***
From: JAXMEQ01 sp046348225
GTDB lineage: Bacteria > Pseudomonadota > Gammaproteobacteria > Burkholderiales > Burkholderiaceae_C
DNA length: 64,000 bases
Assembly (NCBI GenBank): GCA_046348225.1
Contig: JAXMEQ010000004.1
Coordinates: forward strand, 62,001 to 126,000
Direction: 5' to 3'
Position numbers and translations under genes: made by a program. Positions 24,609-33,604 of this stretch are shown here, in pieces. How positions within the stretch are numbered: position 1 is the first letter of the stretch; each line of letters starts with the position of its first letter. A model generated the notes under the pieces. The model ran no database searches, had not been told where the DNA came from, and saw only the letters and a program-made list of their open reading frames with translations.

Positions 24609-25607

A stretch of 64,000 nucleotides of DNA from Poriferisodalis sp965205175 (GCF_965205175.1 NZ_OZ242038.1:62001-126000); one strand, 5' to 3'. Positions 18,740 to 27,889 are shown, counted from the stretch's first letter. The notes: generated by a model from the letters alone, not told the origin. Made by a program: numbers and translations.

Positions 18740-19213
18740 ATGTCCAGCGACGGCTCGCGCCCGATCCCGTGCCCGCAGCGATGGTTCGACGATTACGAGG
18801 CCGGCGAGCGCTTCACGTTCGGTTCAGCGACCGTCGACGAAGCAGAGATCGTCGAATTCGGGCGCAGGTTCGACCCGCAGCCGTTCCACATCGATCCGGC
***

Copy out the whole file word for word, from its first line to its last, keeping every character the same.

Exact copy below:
From: JAXMEQ01 sp046348225
GTDB lineage: Bacteria > Pseudomonadota > Gammaproteobacteria > Burkholderiales > Burkholderiaceae_C
DNA length: 64,000 bases
Assembly (NCBI GenBank): GCA_046348225.1
Contig: JAXMEQ010000004.1
Coordinates: forward strand, 62,001 to 126,000
Direction: 5' to 3'
Position numbers and translations under genes: made by a program. Positions 24,609-33,604 of this stretch are shown here, in pieces. How positions within the stretch are numbered: position 1 is the first letter of the stretch; each line of letters starts with the position of its first letter. A model generated the notes under the pieces. The model ran no database searches, had not been told where the DNA came from, and saw only the letters and a program-made list of their open reading frames with translations.

Positions 24609-25607

A stretch of 64,000 nucleotides of DNA from Poriferisodalis sp965205175 (GCF_965205175.1 NZ_OZ242038.1:62001-126000); one strand, 5' to 3'. Positions 18,740 to 27,889 are shown, counted from the stretch's first letter. The notes: generated by a model from the letters alone, not told the origin. Made by a program: numbers and translations.

Positions 18740-19213
18740 ATGTCCAGCGACGGCTCGCGCCCGATCCCGTGCCCGCAGCGATGGTTCGACGATTACGAGG
18801 CCGGCGAGCGCTTCACGTTCGGTTCAGCGACCGTCGACGAAGCAGAGATCGTCGAATTCGGGCGCAGGTTCGACCCGCAGCCGTTCCACATCGATCCGGC